Clinical Review

Manging amniotic fluid embolism

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The multiple clinical presentations support the hypothesis that the early deaths are caused by the direct and “toxic” effects of a bolus of fetal material or amniotic fluid; the women who survive that initial event then become exposed to the cascade of related problems that follow. Most deaths now occur in this acute phase of collapse.1

Older women (i.e., over 25 years of age) appear to be at highest risk. In the past 15 years, only 1 woman under 25 has died of AFE in the UK, and only 2 women under 25 have been reported to the UK national registry.1 In a nonspecific way, intervention or complications at any stage of pregnancy seem more common in women who go on to have an AFE, though no distinct trigger has been found. Multiparity has been suggested as a risk factor, but neither the UK nor US registries have corroborated this.5 Eight of the 25 women reported to the UK registry were primiparas, and 1 had experienced 2 miscarriages but no other pregnancies. While labor is important in the etiology of AFE, cases have been reported under other circumstances, particularly after cesarean section, blunt abdominal trauma, amniocentesis, a ruptured uterus, and amnioinfusion in labor.9-13

The most useful diagnostic test to rule out a large segment of the differential diagnosis is a clotting screen.

Differential diagnosis

The diagnosis of AFE is often one of exclusion—or else it is made postmortem. The differential diagnosis includes an exhaustive list of the causes of maternal collapse in the peripartum period. These include thrombotic embolus, air embolus, septic shock, acute myocardial infarction, peripartum cardiomyopathy, anaphylaxis, aspiration, placental abruption, transfusion reactions, local anesthetic toxicity, preeclampsia or eclampsia, uterine rupture, and postpartum hemorrhage (uterine atony).8,12


Initial management is supportive rather than specific. Basic resuscitation must be started immediately. Maximal initial oxygenation is required and, usually, early intubation and ventilation. An important step to consider is prompt delivery by cesarean section if the woman does not respond to cardiopulmonary resuscitation after 5 minutes. Prompt transfusion of fluids is necessary to replace blood loss. Vasopressors such as phenylephrine may help restore aortic perfusion pressure.12

As with any collapse, the early involvement of senior, experienced staff is critical, since the technical and practical aspects of resuscitation are more likely to be expertly performed by people who practice them regularly. A multidisciplinary approach—involving obstetricians, anesthesiologists, intensivists, and hematologists—carries the best prospect of the woman’s survival.

While the patient is being resuscitated, the team will have to investigate other causes of the collapse. The most useful diagnostic test to rule out a large segment of the differential diagnosis is a clotting screen. Clotting is often extremely abnormal even before the hemorrhage becomes apparent. If the patient is already hemorrhaging, abnormal clotting secondary to the hemorrhage needs to be considered. However, hemorrhage will not usually by itself cause a coagulopathy, unless there is considerable blood loss and blood replacement.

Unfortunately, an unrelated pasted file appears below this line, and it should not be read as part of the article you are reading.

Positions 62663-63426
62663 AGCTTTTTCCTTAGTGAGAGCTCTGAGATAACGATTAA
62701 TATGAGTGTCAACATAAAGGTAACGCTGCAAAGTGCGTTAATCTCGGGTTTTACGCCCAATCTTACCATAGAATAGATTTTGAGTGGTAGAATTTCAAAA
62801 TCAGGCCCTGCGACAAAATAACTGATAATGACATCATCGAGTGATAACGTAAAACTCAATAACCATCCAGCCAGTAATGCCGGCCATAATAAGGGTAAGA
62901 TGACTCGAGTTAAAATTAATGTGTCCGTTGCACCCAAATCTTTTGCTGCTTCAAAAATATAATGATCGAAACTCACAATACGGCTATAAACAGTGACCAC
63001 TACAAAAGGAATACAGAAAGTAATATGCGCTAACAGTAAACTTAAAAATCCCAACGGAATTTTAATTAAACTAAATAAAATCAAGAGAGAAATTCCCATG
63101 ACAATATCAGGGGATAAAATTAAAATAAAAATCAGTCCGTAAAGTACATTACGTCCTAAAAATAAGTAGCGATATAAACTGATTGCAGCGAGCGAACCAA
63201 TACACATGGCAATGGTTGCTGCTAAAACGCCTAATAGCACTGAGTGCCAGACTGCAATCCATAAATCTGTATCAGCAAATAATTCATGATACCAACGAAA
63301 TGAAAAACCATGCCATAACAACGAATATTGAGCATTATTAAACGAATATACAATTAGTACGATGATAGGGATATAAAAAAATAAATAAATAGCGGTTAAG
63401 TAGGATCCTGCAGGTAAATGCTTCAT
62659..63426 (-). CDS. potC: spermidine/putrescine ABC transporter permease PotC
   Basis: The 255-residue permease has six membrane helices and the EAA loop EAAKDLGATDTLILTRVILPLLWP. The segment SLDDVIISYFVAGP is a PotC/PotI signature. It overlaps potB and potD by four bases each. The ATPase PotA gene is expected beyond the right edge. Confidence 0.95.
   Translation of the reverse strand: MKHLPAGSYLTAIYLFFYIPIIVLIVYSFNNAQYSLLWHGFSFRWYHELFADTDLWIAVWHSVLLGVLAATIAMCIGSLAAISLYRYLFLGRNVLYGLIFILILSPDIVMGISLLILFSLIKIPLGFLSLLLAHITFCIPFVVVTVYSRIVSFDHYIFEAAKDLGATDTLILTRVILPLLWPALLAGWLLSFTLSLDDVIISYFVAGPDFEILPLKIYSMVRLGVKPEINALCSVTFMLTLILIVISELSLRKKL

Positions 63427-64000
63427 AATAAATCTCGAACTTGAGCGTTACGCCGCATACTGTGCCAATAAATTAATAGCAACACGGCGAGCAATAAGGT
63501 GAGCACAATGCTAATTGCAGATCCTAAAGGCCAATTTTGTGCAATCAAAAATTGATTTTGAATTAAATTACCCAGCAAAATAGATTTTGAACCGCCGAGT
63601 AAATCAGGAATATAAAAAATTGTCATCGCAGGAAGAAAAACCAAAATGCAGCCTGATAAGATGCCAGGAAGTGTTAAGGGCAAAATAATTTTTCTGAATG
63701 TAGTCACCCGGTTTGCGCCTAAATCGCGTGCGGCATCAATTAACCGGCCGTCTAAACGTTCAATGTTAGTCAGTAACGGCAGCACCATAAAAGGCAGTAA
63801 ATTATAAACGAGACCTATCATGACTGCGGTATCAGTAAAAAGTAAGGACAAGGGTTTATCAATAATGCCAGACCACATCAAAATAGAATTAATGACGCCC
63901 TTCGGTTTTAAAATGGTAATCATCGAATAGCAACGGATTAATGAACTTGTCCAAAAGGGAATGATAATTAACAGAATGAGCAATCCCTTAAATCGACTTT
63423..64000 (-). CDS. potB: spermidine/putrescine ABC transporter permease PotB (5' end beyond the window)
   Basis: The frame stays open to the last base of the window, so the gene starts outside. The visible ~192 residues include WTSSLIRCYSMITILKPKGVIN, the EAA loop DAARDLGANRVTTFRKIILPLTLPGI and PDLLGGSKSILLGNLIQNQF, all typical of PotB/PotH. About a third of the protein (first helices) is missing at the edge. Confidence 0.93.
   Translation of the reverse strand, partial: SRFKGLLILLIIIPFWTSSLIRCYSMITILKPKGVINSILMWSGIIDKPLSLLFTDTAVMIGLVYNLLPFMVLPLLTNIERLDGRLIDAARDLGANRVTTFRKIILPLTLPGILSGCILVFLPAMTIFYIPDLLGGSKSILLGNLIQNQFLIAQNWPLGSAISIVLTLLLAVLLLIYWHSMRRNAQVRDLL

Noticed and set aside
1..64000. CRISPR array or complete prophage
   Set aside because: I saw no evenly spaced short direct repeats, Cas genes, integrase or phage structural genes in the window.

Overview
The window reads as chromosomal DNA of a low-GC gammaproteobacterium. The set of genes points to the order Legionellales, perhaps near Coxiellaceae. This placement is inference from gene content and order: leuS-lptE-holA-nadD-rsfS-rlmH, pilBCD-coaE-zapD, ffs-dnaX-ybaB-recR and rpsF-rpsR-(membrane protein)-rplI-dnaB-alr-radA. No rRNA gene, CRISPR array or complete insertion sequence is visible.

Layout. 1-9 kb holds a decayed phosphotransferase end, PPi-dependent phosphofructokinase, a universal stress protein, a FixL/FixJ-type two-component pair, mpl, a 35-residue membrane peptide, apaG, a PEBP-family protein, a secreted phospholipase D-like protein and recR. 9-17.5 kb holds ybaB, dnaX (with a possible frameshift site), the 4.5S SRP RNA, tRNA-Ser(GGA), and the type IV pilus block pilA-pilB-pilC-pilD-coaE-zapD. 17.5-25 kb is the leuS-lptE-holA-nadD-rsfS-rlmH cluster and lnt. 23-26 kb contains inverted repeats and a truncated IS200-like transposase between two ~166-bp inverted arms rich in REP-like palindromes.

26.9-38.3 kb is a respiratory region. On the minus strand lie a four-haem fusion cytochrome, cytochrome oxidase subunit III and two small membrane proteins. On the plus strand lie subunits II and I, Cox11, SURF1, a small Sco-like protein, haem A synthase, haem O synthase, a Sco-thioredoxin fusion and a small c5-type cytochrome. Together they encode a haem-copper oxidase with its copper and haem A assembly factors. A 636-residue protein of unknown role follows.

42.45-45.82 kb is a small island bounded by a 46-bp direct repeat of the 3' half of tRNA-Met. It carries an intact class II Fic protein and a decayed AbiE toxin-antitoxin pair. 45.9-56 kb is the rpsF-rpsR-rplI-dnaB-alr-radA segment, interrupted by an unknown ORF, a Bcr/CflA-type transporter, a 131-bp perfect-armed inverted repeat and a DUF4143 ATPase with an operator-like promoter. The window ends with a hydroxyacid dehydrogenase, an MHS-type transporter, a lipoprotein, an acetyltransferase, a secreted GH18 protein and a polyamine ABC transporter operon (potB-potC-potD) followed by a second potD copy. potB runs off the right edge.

Because there is some “toxic” element to the effects of amniotic fluid, a number of reports have suggested that hemofiltration or plasma exchange may be effective.

If there are any signs of coagulopathy, such as blood in the urine or bleeding from the gums, the team should consider replacing clotting factor with fresh frozen plasma, cryoprecipitate, and platelets—even before massive blood loss is apparent and certainly before receiving the laboratory confirmation of coagulopathy. Indeed, cryoprecipitate may be of intrinsic value beyond its clotting-factor components because it contains fibronectin, which helps the reticuloendothelial system filter antigenic and toxic particulates.12

It also is important to perform an electrocardiogram to look for signs of myocardial damage. Be aware, however, that AFE can cause bizarre cardiac rhythms, which may need specific treatment and can make interpretation difficult. Because myocardial suppression is more common, dopamine or other inotropes may be helpful. Early pulmonary-artery catheterization is recommended to guide therapy.3,8,12 In fact, this step may be vital, helping prevent fluid overload that can worsen pulmonary edema and lead to adult respiratory distress syndrome. Arterial blood gases also may be of value, in addition to pulse oximetry, but will not differentiate causes specifically. In a patient who becomes stable, a ventilation-perfusion scan of the lungs may demonstrate defects. However, AFE can occlude the pulmonary vessels, so defects do not exclude it as a diagnosis.

If the fetal condition deteriorates suddenly, the team should consider coagulation studies and pulse oximetry. These will be more appropriate if the fetus is unexpectedly severely acidotic. Abnormalities detected by these investigations warrant earlier invasive monitoring, which may improve outcome.

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